Surveillance in the Simpson suggests a new take on threat to native animals

June 20, 2014

( —A photographic pursuit that would put the paparazzi to shame has captured the private life of wildlife in the Simpson Desert, during both its 'big wet' and dry seasons.

The University of Sydney research suggests a more effective approach to controlling the devastating impact of the feral cat and red fox on Australian native wildlife.

"This research suggests that instead of the ongoing costly effort of trying to control these species it might be more worthwhile to concentrate our control efforts on the large rainfall 'boom' events in central Australia," said Aaron Greenvile, from the University's School of Biological Sciences.

Greenville is the lead author on a paper just published in the journal Oecologia (attached). Co-authors, Professor Chris Dickman, Associate Professor Glenda Wardle and Bobby Tamayo are all collaborators from the Desert Ecology Research Group at the University of Sydney.

"The fox and feral cat have had a drastic effect on the native animals of the interior and have contributed to the extinction of native species. The impact of cats and is well documented. Feral cats place at least 34 threatened native species at high risk of extinction while foxes threaten an estimated 76 ," Greenville said.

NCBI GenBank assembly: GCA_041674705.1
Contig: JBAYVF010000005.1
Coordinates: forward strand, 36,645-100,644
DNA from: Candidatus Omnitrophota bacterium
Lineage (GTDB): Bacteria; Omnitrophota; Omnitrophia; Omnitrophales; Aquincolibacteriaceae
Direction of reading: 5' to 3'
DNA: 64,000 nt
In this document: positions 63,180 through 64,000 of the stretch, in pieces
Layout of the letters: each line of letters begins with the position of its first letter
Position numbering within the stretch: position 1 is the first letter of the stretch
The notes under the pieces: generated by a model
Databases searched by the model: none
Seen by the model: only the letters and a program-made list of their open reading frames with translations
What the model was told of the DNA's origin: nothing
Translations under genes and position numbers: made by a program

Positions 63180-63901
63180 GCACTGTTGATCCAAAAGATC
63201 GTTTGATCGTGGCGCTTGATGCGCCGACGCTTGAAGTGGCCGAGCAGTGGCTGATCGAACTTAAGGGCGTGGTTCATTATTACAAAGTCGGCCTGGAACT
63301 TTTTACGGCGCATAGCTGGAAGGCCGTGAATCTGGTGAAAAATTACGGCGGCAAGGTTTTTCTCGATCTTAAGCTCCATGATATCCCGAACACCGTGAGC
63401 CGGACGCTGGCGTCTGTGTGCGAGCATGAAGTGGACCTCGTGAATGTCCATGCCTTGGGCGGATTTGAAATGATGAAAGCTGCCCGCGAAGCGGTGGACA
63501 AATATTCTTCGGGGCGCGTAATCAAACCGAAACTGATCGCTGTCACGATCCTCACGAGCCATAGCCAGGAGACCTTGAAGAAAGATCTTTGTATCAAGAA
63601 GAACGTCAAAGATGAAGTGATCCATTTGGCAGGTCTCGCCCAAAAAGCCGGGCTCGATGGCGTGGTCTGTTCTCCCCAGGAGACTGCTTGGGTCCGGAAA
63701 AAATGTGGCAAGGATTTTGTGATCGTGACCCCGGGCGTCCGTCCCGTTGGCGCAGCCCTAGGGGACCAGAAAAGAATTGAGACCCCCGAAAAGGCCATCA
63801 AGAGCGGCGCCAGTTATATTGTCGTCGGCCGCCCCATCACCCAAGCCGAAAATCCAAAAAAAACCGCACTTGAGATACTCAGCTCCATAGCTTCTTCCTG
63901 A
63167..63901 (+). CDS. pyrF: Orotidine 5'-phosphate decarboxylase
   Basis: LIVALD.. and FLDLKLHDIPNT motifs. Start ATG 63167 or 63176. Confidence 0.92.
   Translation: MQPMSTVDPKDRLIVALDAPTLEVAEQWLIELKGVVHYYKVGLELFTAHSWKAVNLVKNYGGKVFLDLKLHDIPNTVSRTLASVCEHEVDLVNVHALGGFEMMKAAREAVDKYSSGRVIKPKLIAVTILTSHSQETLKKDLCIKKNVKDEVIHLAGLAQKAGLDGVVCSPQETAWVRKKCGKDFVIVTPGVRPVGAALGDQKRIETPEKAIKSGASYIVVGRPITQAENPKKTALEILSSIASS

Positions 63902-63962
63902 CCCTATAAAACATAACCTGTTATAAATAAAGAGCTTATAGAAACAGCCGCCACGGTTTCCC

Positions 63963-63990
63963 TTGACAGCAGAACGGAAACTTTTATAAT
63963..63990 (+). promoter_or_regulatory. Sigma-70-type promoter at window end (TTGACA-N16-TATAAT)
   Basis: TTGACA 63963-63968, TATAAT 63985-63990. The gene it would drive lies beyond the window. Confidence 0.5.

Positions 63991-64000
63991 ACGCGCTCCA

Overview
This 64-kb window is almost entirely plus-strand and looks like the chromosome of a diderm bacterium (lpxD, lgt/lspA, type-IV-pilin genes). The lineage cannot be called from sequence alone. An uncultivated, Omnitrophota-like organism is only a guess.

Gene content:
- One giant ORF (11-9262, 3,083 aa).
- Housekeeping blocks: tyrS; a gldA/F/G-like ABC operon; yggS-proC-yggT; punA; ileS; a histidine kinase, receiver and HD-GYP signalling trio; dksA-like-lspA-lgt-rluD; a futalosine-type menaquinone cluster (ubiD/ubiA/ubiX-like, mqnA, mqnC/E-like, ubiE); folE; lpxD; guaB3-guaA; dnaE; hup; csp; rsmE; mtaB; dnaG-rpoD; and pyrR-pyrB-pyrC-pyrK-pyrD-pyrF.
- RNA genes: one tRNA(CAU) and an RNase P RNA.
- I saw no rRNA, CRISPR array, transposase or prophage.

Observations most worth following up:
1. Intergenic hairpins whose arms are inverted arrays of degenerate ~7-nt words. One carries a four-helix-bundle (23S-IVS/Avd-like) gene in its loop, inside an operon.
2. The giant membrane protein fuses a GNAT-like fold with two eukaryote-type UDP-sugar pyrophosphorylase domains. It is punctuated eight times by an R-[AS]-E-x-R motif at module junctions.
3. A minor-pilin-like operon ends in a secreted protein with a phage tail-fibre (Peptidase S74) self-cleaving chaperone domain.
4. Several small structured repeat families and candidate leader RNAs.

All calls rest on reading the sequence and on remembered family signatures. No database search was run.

"Despite dingoes also being legally defined as native wildlife, they are deliberately killed in some areas of Australia because of their threat to livestock."

For twenty-four hours a day over two years the researchers used sophisticated camera 'traps' placed across an 8000 kilometre area that respond to animals' movement and body heat. The resulting photos provide a detailed visual log of animal activity.

During the research the Simpson Desert experienced the rare event of flooding rains with an accompanying boom in wildlife.

"Our research reveals that when the Simpson Desert experiences such a wet season, currently about every ten years, dingo, cat and fox populations increase but so too do those of all their prey animals. This includes populations of wild mice which have an estimated 60 fold increase in their numbers," said Greenville.

During dry times the dingo is effective at suppressing populations of cats and foxes but with the big increases in prey during the boom time the dingoes are not able to keep up.

So while it might have been expected that dingoes would kill with feral cats and red foxes more during a 'boom and bloom' period, this is in fact when they have least impact because they are faced with much bigger populations and have easier meals, especially rodents, to consume. That is precisely the time when control programs could be most effective.

"The dingo is an unpaid pest species manager that works every day. If we leave them alone, they can help control populations of cats and foxes for free during non-boom periods when prey populations are low and potentially vulnerable. The role of dingoes in suppressing the numbers of and foxes during non-boom periods combined with alternate pest control methods during periods after rains could become an overall management strategy."